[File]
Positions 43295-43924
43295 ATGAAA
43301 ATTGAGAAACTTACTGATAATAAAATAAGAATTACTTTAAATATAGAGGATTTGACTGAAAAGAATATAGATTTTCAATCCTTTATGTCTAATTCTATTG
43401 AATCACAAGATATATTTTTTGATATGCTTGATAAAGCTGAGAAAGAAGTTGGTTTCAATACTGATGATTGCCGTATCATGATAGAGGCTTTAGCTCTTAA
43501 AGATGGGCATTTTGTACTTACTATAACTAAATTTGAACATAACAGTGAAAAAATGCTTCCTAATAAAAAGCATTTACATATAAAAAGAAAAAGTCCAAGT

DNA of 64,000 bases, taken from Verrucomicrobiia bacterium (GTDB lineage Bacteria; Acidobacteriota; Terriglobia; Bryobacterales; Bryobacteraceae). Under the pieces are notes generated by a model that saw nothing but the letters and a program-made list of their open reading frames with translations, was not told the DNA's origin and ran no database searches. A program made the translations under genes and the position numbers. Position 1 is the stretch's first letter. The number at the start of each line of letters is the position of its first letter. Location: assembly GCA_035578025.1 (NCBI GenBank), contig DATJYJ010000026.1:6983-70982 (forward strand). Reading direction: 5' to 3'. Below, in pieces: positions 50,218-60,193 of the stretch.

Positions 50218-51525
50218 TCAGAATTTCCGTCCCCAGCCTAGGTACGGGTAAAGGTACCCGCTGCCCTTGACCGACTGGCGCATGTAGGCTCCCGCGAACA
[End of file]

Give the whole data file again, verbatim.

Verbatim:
Positions 43295-43924
43295 ATGAAA
43301 ATTGAGAAACTTACTGATAATAAAATAAGAATTACTTTAAATATAGAGGATTTGACTGAAAAGAATATAGATTTTCAATCCTTTATGTCTAATTCTATTG
43401 AATCACAAGATATATTTTTTGATATGCTTGATAAAGCTGAGAAAGAAGTTGGTTTCAATACTGATGATTGCCGTATCATGATAGAGGCTTTAGCTCTTAA
43501 AGATGGGCATTTTGTACTTACTATAACTAAATTTGAACATAACAGTGAAAAAATGCTTCCTAATAAAAAGCATTTACATATAAAAAGAAAAAGTCCAAGT

DNA of 64,000 bases, taken from Verrucomicrobiia bacterium (GTDB lineage Bacteria; Acidobacteriota; Terriglobia; Bryobacterales; Bryobacteraceae). Under the pieces are notes generated by a model that saw nothing but the letters and a program-made list of their open reading frames with translations, was not told the DNA's origin and ran no database searches. A program made the translations under genes and the position numbers. Position 1 is the stretch's first letter. The number at the start of each line of letters is the position of its first letter. Location: assembly GCA_035578025.1 (NCBI GenBank), contig DATJYJ010000026.1:6983-70982 (forward strand). Reading direction: 5' to 3'. Below, in pieces: positions 50,218-60,193 of the stretch.

Positions 50218-51525
50218 TCAGAATTTCCGTCCCCAGCCTAGGTACGGGTAAAGGTACCCGCTGCCCTTGACCGACTGGCGCATGTAGGCTCCCGCGAACA